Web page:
SIA finally gets the VA monkey off its back

SIA finally gets the VA monkey off its back
Above photo is With Virgin no more a subsidiary of SIA, it now has an open door to enter the lucrative Asia-Pacific market.

SINGAPORE - Singapore Airlines (SIA) offloaded an underperforming asset, booked a tidy gain and is moving towards refocusing on the high-growth markets in the Asia-Pacific region.

Following weeks of speculation, the airline yesterday announced the sale of its 49 per cent stake in Richard Branson-controlled Virgin Atlantic to US-based Delta Air for US$360 million.

SIA will book a gain of S$117 million for the year ended March 2013 as the carrying value of the investment had been completely written off to retained earnings and reserves.

SIA bought its Virgin stake in March 2000 for £600 million (S$1.6 billion then) expecting the deal to give it a foothold on the trans-Atlantic route via route-restricted Heathrow Airport.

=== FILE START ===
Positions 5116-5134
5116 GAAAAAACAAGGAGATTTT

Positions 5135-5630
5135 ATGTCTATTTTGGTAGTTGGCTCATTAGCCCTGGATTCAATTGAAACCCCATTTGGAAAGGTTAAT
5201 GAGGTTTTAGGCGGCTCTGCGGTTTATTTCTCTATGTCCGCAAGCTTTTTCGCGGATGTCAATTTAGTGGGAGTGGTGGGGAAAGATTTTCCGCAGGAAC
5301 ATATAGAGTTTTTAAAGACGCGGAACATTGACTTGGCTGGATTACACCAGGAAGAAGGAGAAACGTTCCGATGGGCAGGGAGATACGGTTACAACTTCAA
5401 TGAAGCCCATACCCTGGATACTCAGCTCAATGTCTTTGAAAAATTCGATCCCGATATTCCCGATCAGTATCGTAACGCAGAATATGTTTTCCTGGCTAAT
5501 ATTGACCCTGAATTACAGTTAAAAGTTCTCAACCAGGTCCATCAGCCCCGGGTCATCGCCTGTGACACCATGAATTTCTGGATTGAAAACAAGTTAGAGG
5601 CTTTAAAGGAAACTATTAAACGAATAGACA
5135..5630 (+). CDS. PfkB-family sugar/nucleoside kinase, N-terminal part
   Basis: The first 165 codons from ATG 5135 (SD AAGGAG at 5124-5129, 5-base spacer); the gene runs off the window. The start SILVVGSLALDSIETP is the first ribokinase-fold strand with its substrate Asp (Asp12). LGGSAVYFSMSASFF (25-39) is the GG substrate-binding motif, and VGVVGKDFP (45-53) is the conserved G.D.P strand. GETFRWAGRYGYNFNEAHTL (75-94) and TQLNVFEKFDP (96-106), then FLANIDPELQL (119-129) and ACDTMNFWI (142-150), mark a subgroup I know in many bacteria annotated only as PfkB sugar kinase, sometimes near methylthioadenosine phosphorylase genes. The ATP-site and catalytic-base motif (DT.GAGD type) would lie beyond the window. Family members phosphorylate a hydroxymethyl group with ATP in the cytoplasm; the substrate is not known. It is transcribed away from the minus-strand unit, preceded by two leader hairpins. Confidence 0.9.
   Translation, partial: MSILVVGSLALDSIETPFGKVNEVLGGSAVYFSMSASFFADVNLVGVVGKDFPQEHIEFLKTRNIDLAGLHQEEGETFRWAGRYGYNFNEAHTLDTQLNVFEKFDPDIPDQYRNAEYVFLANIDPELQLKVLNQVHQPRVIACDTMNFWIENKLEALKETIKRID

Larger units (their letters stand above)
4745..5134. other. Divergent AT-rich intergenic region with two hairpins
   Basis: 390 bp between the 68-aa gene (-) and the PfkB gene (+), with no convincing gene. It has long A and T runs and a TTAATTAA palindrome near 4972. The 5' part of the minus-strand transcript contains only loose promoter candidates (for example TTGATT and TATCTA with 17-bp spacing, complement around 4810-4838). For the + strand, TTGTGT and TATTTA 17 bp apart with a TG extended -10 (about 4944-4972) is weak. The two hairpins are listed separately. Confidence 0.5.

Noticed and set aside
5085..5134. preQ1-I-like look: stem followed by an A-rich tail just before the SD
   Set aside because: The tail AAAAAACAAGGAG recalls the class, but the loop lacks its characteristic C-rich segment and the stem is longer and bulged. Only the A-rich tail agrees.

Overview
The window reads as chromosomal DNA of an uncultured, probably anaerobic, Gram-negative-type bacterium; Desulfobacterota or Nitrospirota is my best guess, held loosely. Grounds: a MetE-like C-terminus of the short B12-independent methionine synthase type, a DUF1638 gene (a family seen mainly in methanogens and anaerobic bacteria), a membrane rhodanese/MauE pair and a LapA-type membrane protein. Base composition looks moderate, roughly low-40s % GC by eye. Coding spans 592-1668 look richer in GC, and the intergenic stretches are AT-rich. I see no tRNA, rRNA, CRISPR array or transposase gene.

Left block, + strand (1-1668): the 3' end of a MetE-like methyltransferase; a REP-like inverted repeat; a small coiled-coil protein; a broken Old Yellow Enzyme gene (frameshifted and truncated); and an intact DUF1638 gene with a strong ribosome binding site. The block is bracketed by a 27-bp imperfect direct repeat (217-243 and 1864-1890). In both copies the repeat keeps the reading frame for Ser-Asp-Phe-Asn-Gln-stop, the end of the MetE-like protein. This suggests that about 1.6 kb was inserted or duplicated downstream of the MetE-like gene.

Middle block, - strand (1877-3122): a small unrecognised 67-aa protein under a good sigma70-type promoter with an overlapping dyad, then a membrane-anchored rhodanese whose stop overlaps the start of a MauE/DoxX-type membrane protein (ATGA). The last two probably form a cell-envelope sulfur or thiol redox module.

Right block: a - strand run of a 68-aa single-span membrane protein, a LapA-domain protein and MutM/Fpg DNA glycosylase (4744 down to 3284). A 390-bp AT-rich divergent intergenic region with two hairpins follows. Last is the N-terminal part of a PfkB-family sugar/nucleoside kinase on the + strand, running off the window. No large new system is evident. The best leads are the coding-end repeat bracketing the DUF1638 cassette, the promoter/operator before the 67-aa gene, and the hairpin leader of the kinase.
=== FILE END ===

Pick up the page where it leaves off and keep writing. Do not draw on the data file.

But the investment never paid off as expected and the alliance never got far beyond a code share arrangement and frequent flyer miles.

"We have said for many years that the investment has underperformed, and that we would consider offers for the stake," said SIA spokesman Nicholas Ionides.

"The synergies that we had hoped for have also not materialised." "

We found a willing buyer in Delta and it was determined that now is an appropriate time to divest our stake."

"There are various commercial arrangements in place and these are expected to remain in place after the divestment. We have not received dividends from our ordinary share capital since investment."

Another sore point for SIA was the fact that Mr Branson and his team never allowed it to have a voice in Virgin's management.

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